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Thursday, February 04, 2010

& Solid State Stuff

Pretty soon I'm going to be looking to upgrade some things on my computer, starting with the hard drive. In addition to getting a large disk to begin using for archived anime (as opposed to the large stack of DVDs I've burned), I was going to get a solid-state disk to put my Windows 7 that I won in a raffle a couple weeks ago on.

For anyone not familiar with them, SSDs have the benefit that they have 0 seek time (as opposed to about 9 ms for HDs), combined with linear read speeds several times that of HDs. For very large and contiguous files, which involve only linear access, an SSD could be 3 or 4x as fast as an HD. But for accessing large numbers of small, non-contiguous files, which involve many seeks, the difference is much, much larger. Thus SSDs can be anywhere from substantially faster to massively faster than HDs, depending on the type of access.

But what exactly do I do with the SSD when I get it? Prior to Wednesday, the answer was obvious: use it as my boot drive. That is, put Windows and frequently used programs on it, and use a separate HD to put large and infrequently used stuff on.

Today, however, there's another option, thanks to the announcement of this evil little thing: a disk controller which combines an HD and an SSD, using the SSD as a massive cache for the much larger HD. That is, instead of having the SSD serve as a dedicated boot drive, it's used to cache frequently used files from all over the HD (when talking about an 80 gig cache, "frequently" probably amounts to once every week or two).

One obvious advantage is that the superior performance of the SSD is applied not just to system files (e.g. Windows), but also to anything on the disk that gets used frequently. Similarly, you don't need to let part of the SSD go to waste if you don't have enough files to fill it up (I'm told using an SSD as your boot drive takes 30-40 gigs of SSD, while higher end SSDs go up to 256 gigs). Another big benefit is that you don't have to manually split files that are normally on the boot drive (e.g. Program Files and the Users documents folder) between the SSD and HD depending on whether you want them fast or slow; for example, I wouldn't want to put downloaded anime on my (dedicated) SSD, nor would I want my SSD bloated with the various bulky compiler intermediates.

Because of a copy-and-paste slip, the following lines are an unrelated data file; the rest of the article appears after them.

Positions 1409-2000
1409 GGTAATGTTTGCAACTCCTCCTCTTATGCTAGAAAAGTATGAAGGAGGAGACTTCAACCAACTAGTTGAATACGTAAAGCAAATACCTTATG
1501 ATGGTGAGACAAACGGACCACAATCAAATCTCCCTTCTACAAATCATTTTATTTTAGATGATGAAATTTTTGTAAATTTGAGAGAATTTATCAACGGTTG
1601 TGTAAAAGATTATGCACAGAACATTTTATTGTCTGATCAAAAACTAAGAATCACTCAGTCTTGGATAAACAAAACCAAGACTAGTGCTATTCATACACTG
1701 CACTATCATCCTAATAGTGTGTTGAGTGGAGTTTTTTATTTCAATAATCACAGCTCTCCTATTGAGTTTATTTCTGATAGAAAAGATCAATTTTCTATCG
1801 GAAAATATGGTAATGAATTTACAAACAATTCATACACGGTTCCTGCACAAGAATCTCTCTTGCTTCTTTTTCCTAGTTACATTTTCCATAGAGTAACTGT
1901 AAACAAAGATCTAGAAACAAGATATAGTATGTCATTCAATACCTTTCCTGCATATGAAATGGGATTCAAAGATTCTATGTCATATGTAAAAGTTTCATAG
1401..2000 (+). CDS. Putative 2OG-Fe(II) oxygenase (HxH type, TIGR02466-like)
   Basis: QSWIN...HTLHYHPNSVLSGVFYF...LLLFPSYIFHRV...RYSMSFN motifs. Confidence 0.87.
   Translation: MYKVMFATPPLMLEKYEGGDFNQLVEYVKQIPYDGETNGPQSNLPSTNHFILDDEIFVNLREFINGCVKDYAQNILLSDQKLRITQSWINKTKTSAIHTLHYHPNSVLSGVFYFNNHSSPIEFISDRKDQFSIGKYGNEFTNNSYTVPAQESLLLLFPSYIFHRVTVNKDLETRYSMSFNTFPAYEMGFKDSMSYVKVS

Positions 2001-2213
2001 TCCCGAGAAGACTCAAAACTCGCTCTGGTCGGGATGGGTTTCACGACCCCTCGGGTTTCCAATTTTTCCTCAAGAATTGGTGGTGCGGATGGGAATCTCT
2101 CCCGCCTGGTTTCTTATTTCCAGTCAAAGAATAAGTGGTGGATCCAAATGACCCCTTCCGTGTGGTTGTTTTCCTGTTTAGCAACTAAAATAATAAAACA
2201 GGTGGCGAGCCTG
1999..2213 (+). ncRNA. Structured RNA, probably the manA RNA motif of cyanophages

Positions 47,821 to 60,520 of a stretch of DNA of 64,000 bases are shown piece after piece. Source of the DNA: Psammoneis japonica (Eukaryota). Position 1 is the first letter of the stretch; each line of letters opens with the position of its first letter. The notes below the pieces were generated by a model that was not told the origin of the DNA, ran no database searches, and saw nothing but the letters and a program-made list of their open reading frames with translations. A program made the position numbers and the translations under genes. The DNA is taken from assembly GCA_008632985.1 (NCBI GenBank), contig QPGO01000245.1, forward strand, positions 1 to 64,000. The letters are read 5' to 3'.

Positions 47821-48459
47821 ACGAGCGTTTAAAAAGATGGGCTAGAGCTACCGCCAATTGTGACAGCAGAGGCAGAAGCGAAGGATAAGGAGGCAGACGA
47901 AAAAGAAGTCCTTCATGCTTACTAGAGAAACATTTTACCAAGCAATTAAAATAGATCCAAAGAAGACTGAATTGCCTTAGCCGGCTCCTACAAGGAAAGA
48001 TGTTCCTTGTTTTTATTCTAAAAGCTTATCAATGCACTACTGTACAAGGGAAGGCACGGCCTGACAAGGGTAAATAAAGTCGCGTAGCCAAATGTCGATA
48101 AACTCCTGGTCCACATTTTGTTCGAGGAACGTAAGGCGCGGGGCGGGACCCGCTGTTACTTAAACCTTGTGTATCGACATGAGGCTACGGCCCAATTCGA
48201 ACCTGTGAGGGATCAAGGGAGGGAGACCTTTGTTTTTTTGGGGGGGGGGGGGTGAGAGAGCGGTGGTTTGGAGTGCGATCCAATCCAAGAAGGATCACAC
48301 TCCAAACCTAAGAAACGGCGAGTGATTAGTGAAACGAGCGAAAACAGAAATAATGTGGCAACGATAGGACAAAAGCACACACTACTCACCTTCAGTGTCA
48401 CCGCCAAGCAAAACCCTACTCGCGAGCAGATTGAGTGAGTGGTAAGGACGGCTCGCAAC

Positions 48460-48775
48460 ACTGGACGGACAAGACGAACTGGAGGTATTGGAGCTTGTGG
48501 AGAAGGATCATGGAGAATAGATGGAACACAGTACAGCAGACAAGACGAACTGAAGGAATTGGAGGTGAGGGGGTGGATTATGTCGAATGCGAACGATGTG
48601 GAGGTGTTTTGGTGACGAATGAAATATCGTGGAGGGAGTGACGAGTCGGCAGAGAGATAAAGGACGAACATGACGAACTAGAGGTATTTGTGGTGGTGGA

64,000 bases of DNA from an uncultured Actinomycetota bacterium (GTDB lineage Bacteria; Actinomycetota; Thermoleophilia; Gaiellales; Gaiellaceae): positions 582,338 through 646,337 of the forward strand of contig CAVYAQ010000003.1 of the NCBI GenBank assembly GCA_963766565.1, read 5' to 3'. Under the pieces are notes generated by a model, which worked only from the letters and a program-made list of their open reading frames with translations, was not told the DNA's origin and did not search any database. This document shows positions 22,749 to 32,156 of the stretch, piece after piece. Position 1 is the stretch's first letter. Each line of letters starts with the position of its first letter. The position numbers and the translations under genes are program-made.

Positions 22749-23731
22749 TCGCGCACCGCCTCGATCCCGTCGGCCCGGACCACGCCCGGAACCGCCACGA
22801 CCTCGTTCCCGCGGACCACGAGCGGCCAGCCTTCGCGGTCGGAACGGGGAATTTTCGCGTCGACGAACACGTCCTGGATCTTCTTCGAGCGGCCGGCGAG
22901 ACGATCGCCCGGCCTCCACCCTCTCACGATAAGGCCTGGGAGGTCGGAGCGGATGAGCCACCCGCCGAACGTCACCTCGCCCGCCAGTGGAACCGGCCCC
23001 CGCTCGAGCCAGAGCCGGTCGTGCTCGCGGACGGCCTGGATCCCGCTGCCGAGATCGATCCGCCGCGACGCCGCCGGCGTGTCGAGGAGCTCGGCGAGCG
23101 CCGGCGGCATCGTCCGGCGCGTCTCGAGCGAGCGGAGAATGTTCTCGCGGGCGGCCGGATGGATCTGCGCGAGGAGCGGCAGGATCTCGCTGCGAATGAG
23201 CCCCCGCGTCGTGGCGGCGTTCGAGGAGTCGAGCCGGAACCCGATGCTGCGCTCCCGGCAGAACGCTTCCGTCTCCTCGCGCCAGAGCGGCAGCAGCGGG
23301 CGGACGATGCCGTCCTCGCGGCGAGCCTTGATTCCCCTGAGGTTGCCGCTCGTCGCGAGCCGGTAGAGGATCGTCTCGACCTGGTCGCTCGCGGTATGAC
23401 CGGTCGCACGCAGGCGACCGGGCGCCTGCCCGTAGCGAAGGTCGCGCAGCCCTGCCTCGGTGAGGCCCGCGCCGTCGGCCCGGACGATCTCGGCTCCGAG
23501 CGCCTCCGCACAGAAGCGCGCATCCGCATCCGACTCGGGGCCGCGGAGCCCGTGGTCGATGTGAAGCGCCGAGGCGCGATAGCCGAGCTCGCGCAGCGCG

Now, the big question is how exactly this is going to work. According to the manufacturer, it requires a driver for Windows in order to work. This suggests that caching may all be done in software, rather than hardware. This brings up the obvious question: in what cases the cache will be used? If the cache is only used within the current Windows boot (essentially serving as a gigantic system cache), this won't be very useful, at least for me (perhaps for a database server, with multiple terabytes of database, a 100+ gig cache would be substantially beneficial). I already have 8 gigs of RAM, about 4 of which (at a minimum) is available to be used by the system cache, which is a pretty decent cache for one session (and RAM is much faster than an SSD, anyway).

From the write-up, however, it sounds like the cache at least persists between Windows boots, which would mean it wouldn't quite be that bad. However, if the caching is all software-based via a Windows driver, this obviously means that it won't be of any benefit prior to loading that driver - that is, during boot up/shut down and going into/out of hibernate, which are things I was hoping to gain out of getting an SSD.

I guess we'll find out when the thing ships, in 3 weeks or so.

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